Euro Remains Under Pressure Ahead of ECB Rate Decision
The European Central Bank is widely expected to keep their benchmark interest rate unchanged at 1.00% amid the brewing sovereign debt crisis. Policy makers are also unlikely to remove stimulus measures until the crisis is over in order to aid governments who are slashing spending to cut their deficits. Ahead of tomorrow’s release, inventors are weighing in a zero percent chance that the central bank will increase rates twenty five basis points, according to the Credit Suisse Overnight index swaps. During their semi-annual report, the European Committee raised its 2010 GDP forecast 0.9% from 0.7% as European companies step up their output to meet reviving global demand even as domestic consumption is static. At the same time, the European Union lowered its deficit forecast to 6.6% from 6.9%, and went onto say that the economy faces unusual impediments and significant headwinds.
It appears to be almost certain that rates will be left on hold following the Euro-Zone inflation estimate for April which hinted that prices rose at an annual pace of 1.5%, staying comfortably below ECB’s target of 2%. Indeed, growth has been tepid at best in the euro-area and with the onset of the Greek debt crisis, the ECB has few tools at its disposal to stop the region from slipping further. Adding on further pressure, Moody’s investor services said that it may cut its rating on Portugal for the first time as the country tries to reduce its deficit and revive economic growth. In Spain, the country’s first quarter unemployment rate jumped to 20.06% as the government fails to restructure its economy. In all, central bank President Jean-Claude Trichet’s post-announcement press conference is likely to stay firmly focused on issues related to the Greece, Portugal, and Spain.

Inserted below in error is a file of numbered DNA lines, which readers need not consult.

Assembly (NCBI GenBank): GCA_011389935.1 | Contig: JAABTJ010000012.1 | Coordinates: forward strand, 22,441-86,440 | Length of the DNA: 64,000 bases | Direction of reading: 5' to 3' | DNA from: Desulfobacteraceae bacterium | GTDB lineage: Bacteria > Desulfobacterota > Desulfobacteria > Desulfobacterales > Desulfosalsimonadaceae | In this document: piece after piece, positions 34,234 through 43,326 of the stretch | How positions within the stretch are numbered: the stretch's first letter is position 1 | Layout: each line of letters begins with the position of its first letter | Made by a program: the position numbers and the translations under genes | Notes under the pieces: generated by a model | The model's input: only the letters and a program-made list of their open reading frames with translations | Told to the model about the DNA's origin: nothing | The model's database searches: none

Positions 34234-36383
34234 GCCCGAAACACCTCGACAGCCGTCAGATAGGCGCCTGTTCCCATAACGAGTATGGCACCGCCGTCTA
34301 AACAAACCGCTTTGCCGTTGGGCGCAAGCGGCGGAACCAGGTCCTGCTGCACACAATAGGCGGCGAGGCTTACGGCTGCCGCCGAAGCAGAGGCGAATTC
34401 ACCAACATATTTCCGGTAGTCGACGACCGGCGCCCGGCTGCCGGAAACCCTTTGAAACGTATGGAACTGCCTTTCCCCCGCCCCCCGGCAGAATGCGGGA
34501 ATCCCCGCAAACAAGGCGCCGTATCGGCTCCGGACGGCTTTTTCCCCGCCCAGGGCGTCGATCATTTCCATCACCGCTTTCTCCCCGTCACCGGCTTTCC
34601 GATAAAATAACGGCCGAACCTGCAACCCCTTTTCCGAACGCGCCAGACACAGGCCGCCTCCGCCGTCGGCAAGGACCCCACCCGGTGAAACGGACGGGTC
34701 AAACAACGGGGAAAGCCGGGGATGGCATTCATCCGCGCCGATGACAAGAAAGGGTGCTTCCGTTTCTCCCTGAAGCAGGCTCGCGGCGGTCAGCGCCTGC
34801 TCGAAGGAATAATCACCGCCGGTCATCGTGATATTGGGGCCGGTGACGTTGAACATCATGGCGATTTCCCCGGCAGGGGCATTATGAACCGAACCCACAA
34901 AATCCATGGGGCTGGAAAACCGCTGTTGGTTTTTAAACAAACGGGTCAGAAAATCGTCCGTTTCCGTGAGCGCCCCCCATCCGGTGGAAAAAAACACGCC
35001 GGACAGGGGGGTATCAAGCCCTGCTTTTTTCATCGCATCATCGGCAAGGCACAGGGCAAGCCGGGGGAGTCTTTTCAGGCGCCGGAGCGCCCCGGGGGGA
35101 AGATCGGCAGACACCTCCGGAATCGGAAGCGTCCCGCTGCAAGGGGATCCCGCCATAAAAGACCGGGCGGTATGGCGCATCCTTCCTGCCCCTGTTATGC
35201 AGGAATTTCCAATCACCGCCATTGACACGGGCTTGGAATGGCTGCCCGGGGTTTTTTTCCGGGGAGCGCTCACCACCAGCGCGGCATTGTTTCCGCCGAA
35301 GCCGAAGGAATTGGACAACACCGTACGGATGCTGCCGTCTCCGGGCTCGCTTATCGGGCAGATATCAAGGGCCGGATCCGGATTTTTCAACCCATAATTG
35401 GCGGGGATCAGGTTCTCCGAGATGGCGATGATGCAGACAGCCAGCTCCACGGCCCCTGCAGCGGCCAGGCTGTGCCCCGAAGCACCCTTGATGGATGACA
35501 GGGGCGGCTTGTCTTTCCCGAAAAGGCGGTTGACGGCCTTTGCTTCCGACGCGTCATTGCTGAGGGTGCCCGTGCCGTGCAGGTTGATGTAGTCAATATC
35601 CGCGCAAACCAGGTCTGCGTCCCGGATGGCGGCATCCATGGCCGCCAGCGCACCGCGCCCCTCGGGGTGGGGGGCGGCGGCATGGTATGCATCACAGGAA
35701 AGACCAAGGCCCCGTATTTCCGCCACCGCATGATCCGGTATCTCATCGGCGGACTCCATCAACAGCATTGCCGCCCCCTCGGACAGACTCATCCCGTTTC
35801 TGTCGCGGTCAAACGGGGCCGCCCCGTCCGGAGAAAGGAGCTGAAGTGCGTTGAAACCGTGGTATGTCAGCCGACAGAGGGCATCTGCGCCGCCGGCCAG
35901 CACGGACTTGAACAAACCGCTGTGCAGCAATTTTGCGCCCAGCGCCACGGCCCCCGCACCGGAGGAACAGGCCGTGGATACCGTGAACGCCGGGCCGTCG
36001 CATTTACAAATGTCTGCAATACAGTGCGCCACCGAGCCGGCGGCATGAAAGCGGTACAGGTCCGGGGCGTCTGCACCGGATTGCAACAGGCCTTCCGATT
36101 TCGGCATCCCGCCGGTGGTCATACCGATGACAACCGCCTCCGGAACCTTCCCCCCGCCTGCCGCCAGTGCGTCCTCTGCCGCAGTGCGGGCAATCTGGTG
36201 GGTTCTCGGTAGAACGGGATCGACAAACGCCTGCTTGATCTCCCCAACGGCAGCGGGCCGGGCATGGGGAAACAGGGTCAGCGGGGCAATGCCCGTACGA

Euro Extends Two Day Nose Dive Amid Greek Debt Contagion Fears, British Pound Halts Three Day Decline
EUR/USD: Taking a look at the 10 year chart, the pair looks to have broken below an eight year rising trend, and focus now turns to the 138.2% Fibonacci projection at 1.2564. It is noteworthy that the pair has tumbled into oversold territories, and short term bounce may be likely in the near term. However , traders should not discount a period of consolidation before we see further declines.
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Written by Michael Wright, Daily FX Research
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